In an attempt to remove some of the risk in the Country’s housing markets, Finance Minister Bill Morneau recently announced changes to the rules governing mortgage lending in Canada.
Starting October 17, a mortgage stress test is being expanded to cover all insured mortgages – including those where the buyer has a down payment of more than 20%. The test is aimed at ensuring that home buyers will still be able to afford the mortgage if interest rates rise, or if their income drops. Currently, stress tests aren’t required for fixed-rate mortgages longer than five years.
Existing rules require home buyers who take out short-term or variable-rate mortgages with down payments of 20% or less to prove they can afford payments at a much higher interest rate than they’ll actually pay. Meanwhile, borrowers who take out fixed-rate insured mortgages of five years or longer have their income tested against the interest rate that they will actually be paying. The end result is that borrowers can now typically qualify for much larger mortgages if they opt for a longer-term, fixed rate mortgage.
These changes are expected to have an impact on many first-time homebuyers that have less than 20% down payment. These homebuyers will need to qualify for the mortgage based on the five-year fixed rate (currently 4.64%) rather than the contract rate. Since the contract rate is less than the 5-year fixed rate, homebuyers will unfortunately qualify for a smaller loan than before. They may not be able to afford the home that they wanted.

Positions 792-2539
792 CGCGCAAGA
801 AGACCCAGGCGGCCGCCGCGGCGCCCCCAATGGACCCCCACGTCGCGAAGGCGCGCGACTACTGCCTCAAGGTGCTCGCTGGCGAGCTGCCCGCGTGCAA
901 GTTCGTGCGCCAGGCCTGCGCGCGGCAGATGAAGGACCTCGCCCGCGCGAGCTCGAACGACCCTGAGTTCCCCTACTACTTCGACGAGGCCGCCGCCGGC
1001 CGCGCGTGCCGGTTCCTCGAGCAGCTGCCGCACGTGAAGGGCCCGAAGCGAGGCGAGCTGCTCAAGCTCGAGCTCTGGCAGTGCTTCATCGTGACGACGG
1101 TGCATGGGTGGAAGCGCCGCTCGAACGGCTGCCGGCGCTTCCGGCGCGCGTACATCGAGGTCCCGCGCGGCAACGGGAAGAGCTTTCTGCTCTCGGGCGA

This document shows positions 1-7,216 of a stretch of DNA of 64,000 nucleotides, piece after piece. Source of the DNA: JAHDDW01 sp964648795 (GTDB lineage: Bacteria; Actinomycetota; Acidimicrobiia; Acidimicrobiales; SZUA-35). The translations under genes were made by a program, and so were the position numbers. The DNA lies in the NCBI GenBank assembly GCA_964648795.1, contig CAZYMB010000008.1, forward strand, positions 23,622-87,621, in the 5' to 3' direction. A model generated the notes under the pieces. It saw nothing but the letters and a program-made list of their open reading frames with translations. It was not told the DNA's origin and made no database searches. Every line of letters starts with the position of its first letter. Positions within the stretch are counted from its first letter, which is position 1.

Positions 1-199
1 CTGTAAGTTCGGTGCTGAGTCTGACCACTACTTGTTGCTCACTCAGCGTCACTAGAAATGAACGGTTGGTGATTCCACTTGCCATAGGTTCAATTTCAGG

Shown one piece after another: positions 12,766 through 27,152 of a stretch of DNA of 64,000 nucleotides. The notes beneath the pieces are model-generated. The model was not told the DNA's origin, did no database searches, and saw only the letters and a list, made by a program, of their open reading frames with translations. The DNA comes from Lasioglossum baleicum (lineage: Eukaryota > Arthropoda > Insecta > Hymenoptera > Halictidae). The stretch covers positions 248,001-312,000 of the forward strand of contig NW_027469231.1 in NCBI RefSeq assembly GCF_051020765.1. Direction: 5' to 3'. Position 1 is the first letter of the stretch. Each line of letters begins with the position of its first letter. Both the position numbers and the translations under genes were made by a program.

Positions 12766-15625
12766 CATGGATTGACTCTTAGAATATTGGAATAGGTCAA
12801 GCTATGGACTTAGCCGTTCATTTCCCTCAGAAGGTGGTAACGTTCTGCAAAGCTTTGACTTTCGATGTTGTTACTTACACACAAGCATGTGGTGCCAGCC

The new stress tests apply only to new mortgages, not renewals.
In the absence of the homeowner coming up with more equity, the possible scenarios come to mind.
• Shift in expectations of homebuyers:
• Demand may shift into lower priced homes and push up the market for those homes.
• Shift to demand for rental housing:
• Those who cannot afford to own a home will switch to rental housing. Increased demand for rental housing may increase the market price for these units.
The changes announced may not cool markets at all.
In the Chinese language, the word "crisis" is composed of two characters, one representing danger and the other, opportunity.
Anytime the government tries to address a perceived problem in the marketplace, unintended consequences appear. The market will always react to stresses to reach equilibrium. We learned this in first year economics.
The following video is a roundtable discussion about how the new lending rules will affect private mortgage lending in Canada.
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